EESI Executive Director Carol Werner gave a presentation at the SmallWood Conference, “Forest Utilization and Management: From Working Woodlands to City Streets,” held by the Forest Business Network on June 5 in Rochester, Minnesota.
Carol Werner explained that prolonged heat, drought, pests and decades of accumulated fuel-build up in our forests have contributed to ever-worsening wildfire seasons. Wildfire season lasts two months longer and burns twice as much land as compared to 40 years ago. The U.S. National Climate Assessment predicts that for every 1.8 degree of surface temperature rise, the Western wildfire area may quadruple. According to the USDA, fire suppression has grown “from 13 percent of the [U.S. Forest Service]'s budget just 10 years ago to over 40 percent in 2014.” In 2013, wildfire fighting costs topped $1 billion, as well as the incalculable human losses sustained.
The future doesn’t have to be filled with ever-worsening wildfires. Better forest management, including dedicated forest management funding, fuel reduction practices, and expanded bioenergy and biobased products could restore our forest ecosystems. Productive, healthy forests are our best available wildfire-fighting tool. President Obama’s 2015 budget proposes the creation of a $954 million emergency disaster fund that would be tapped when fire-fighting costs exceed set maximums, but more action is needed to merge the concepts of forest resiliency and sustainable forestry products.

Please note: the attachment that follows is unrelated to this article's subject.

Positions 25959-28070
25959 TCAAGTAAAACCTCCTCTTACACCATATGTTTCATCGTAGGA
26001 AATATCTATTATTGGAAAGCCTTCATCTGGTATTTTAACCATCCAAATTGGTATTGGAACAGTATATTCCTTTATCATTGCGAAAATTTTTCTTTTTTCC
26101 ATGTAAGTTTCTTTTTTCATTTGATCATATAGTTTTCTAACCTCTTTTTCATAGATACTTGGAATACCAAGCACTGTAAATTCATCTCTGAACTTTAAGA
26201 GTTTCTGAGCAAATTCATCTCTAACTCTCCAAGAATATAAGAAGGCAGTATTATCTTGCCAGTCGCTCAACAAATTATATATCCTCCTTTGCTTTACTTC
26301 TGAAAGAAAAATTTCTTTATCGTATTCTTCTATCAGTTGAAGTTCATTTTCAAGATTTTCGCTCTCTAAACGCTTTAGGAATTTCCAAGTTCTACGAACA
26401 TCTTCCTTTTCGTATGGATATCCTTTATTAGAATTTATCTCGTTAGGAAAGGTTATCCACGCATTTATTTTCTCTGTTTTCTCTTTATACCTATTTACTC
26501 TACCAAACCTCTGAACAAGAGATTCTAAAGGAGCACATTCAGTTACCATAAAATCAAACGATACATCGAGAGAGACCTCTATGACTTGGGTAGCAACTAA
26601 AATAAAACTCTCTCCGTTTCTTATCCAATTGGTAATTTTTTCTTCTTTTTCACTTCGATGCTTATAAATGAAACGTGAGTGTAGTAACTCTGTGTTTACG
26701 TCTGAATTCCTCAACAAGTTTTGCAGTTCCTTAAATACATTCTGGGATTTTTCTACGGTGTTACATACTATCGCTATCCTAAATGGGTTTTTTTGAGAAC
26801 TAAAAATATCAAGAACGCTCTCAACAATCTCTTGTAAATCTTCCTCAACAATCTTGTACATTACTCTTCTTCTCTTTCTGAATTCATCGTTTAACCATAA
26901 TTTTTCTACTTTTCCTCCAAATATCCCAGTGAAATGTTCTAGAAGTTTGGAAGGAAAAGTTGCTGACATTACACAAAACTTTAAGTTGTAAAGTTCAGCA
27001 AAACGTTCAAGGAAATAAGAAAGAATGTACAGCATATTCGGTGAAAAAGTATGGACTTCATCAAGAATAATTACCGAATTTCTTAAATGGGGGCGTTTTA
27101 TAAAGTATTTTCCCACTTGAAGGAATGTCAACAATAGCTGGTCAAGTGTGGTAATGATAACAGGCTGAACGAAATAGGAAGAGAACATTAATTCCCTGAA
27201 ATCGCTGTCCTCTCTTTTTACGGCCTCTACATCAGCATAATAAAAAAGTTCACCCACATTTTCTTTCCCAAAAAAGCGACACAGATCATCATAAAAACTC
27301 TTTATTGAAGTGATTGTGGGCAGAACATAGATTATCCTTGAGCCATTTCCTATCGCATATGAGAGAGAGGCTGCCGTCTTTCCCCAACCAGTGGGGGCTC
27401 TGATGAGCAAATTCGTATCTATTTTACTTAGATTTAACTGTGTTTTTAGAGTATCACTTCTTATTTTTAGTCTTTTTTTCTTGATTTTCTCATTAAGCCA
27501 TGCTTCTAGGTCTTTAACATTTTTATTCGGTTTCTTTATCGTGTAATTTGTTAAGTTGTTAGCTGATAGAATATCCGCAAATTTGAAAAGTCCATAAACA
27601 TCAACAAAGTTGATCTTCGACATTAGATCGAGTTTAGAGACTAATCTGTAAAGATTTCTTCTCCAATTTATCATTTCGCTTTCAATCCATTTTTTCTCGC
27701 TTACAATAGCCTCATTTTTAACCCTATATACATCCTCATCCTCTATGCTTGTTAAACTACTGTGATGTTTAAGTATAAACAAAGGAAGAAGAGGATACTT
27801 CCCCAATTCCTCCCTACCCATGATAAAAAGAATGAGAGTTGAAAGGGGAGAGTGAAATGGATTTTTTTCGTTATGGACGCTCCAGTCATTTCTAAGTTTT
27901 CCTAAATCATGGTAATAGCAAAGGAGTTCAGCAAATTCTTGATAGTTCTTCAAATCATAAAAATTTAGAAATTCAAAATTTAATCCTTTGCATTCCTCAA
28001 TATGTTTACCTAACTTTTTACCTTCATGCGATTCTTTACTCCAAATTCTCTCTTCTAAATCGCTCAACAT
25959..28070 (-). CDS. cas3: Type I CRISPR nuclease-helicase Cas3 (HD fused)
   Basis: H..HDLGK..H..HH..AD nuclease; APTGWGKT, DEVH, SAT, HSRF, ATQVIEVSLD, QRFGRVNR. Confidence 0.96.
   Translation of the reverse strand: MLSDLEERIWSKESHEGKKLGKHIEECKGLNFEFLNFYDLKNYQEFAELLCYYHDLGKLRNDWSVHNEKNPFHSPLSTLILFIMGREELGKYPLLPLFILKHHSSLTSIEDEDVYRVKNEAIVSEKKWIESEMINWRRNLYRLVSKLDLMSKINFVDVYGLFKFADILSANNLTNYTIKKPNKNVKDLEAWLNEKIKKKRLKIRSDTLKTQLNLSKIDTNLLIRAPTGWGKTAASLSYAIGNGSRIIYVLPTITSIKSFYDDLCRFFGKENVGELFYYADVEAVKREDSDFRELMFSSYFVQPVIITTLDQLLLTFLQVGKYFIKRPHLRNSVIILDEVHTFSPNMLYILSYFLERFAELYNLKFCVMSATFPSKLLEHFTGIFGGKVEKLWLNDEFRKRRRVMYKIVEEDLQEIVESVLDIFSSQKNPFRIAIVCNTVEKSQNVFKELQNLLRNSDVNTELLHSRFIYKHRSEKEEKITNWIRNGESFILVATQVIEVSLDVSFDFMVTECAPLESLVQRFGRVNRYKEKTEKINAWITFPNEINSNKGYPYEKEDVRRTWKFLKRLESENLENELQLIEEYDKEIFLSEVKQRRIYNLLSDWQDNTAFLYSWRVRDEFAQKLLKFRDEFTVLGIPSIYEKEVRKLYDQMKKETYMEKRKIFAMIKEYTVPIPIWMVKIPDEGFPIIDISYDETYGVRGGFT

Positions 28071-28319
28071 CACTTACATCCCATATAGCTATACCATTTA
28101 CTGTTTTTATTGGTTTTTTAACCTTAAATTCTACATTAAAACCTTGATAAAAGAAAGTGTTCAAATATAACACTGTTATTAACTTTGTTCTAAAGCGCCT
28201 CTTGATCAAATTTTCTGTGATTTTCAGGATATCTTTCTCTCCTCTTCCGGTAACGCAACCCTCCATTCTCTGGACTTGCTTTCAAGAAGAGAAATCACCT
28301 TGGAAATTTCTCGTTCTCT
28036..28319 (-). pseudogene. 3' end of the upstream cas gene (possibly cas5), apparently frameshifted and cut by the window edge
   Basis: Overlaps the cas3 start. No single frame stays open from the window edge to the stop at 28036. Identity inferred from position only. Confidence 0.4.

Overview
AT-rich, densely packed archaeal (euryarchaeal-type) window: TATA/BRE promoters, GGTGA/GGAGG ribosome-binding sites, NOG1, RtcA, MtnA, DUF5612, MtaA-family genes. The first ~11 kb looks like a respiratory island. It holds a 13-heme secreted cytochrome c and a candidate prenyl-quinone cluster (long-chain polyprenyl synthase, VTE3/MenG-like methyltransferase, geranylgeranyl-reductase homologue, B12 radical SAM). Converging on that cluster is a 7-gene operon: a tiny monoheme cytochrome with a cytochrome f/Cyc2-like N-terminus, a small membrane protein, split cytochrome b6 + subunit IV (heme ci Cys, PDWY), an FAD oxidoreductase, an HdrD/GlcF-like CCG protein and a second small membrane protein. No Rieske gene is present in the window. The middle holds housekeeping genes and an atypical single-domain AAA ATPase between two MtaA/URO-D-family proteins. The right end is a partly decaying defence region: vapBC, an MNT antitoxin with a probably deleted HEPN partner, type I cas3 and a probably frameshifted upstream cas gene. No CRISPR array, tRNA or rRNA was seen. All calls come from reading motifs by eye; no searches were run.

Carol Werner's presentation explored existing federal programs that can help realize the environmental and social co-benefits of forestry products, forest resiliency and increased economic opportunity in rural economies. We need to get serious about forest restoration and reducing the risk and intensity of fires in a changing climate. By expanding the market for forestry products and promoting sustainable forestry practices, forests can be better adapted and more resilient to a changing climate.
Download the full presentation here, or view it below.